Microsoft’s plan to bring Windows 8 to the tablet and smartphone worlds might be a bold one, but it’s one that could well end up paying massive dividends in the coming years.

“That’s because much of what’s been bogging the Windows operating system down over the past couple of iterations is legacy support for older hardware and software,” says Traci Maynard, GM at Tarsus Technologies.

But, with its move to the tablet and smartphone world, she says Microsoft has an opportunity to wipe the legacy that plagued the x86 platform away and start afresh on ARM devices with a new driver architecture and runtime environment.

For Windows 8 on ARM, Maynard confirms that Microsoft will be developing the base driver database and instead of building their own driver software, hardware vendors will have to ensure their devices are compatible with Microsoft’s stack.

The Redmond giant has chosen this route because it will dramatically simplify the user’s experience of connecting to a wireless network, printing a document or sharing data with another of their devices, yet bring control over power management to one of the battery-conscious environments in the technology sector.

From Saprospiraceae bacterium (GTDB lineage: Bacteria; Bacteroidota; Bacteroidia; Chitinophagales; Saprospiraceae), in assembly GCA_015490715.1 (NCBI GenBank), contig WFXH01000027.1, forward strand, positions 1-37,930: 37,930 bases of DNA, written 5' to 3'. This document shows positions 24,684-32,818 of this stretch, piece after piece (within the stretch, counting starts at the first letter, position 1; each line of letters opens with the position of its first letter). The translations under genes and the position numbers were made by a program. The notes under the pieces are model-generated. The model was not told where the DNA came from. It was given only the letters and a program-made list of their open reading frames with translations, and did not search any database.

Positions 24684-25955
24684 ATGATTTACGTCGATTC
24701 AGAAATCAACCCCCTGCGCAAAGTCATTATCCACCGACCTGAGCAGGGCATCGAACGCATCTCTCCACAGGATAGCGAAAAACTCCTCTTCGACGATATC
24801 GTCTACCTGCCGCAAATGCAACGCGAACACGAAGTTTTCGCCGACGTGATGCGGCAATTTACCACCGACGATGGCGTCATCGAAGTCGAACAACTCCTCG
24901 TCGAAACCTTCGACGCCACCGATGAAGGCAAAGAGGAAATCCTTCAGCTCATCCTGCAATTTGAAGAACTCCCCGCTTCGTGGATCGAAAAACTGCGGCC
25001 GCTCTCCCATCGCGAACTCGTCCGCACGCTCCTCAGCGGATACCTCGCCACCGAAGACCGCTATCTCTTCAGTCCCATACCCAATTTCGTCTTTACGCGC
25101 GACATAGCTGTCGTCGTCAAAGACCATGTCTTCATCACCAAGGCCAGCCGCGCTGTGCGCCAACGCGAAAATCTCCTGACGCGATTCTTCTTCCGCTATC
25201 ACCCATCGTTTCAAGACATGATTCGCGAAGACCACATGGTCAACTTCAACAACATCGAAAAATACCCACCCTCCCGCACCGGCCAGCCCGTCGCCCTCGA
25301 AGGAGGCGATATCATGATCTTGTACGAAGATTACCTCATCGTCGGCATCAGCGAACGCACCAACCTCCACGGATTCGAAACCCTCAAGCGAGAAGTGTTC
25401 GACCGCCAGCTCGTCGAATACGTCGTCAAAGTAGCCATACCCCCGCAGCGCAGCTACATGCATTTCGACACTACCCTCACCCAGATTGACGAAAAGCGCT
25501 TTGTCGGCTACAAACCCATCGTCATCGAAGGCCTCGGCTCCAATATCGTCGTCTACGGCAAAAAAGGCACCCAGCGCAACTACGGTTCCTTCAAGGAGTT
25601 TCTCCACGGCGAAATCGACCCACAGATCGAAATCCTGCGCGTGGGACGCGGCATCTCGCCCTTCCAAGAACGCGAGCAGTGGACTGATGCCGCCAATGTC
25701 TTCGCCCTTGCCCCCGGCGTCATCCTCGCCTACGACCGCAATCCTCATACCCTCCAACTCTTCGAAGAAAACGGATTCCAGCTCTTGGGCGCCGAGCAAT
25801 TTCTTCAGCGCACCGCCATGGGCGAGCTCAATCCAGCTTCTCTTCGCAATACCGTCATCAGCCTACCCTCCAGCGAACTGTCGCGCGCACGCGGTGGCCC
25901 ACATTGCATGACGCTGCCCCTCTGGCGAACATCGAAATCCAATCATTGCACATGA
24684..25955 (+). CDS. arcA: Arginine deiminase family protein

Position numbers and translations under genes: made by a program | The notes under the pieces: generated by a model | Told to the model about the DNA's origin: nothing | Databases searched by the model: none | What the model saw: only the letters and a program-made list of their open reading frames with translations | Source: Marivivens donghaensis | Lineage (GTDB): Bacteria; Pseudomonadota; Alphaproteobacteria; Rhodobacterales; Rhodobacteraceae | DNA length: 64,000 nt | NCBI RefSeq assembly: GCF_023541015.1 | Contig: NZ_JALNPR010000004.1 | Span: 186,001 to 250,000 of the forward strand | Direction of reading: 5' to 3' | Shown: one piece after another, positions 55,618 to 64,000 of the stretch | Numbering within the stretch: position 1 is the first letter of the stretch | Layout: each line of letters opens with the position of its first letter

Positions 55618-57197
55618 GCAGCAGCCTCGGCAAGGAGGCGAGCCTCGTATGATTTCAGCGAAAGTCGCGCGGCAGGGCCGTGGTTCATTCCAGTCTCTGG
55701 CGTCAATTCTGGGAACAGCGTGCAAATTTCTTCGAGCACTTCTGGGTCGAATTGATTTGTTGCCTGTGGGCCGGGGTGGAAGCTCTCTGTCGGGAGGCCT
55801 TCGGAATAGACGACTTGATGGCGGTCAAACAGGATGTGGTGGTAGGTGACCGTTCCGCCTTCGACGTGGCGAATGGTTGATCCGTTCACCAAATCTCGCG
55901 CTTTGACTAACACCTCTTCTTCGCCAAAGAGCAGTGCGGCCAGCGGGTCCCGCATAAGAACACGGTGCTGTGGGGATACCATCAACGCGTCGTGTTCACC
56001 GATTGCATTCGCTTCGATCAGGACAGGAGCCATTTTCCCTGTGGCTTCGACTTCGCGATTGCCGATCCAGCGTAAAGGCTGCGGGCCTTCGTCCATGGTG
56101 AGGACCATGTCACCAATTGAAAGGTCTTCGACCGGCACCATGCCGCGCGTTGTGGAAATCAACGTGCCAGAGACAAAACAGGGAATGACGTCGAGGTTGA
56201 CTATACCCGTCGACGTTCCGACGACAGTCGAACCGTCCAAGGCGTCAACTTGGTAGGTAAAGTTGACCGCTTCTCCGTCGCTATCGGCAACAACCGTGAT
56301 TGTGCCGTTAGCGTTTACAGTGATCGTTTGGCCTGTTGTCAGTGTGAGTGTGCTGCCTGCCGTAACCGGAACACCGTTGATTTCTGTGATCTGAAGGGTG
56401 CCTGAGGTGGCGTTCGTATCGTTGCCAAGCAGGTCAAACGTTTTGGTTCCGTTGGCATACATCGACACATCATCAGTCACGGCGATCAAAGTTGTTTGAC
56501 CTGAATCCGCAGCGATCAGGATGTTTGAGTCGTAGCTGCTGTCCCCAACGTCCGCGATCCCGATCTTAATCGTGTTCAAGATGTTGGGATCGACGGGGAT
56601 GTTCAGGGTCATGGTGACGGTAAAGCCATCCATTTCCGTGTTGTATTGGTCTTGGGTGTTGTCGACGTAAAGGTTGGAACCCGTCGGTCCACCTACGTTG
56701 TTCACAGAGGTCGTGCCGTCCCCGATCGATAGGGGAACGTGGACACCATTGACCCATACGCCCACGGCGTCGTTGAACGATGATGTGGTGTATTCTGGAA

“By building the base drivers itself, Microsoft can ensure that users get a consistent experience regardless of what Windows 8 ARM edition hardware they make use of, and that a third party driver doesn’t suddenly begin acting strangely and either introduce instability into the environment or drain the device’s battery,” she says.

“The danger of course is that the individuality that hardware vendors like to showcase with their hardware and driver combinations will disappear. Microsoft has got that avenue covered too,” she adds.

Microsoft is encouraging their hardware partners to build metro-style applications rather than drivers to extend the user experience, for example, when printing, allowing for device management and the checking of ink levels and such.

The raw functionality of the printer – its ability to lay ink or toner down on a page – will be taken care of by Microsoft’s driver.

“While the industry has been unsure of how to respond to this, I’m responding positively,” she says.

“There’s a lot to be said for the headway that smartphones and tablets have made in the past couple of years. These devices have classically made use of software environments – Android and iOS – that handle the hardware world in the same way Microsoft intends to going forward.

“So, quite frankly, Microsoft doesn’t have a choice but to follow suit if it wants to remain relevant in the years to come,” Maynard adds.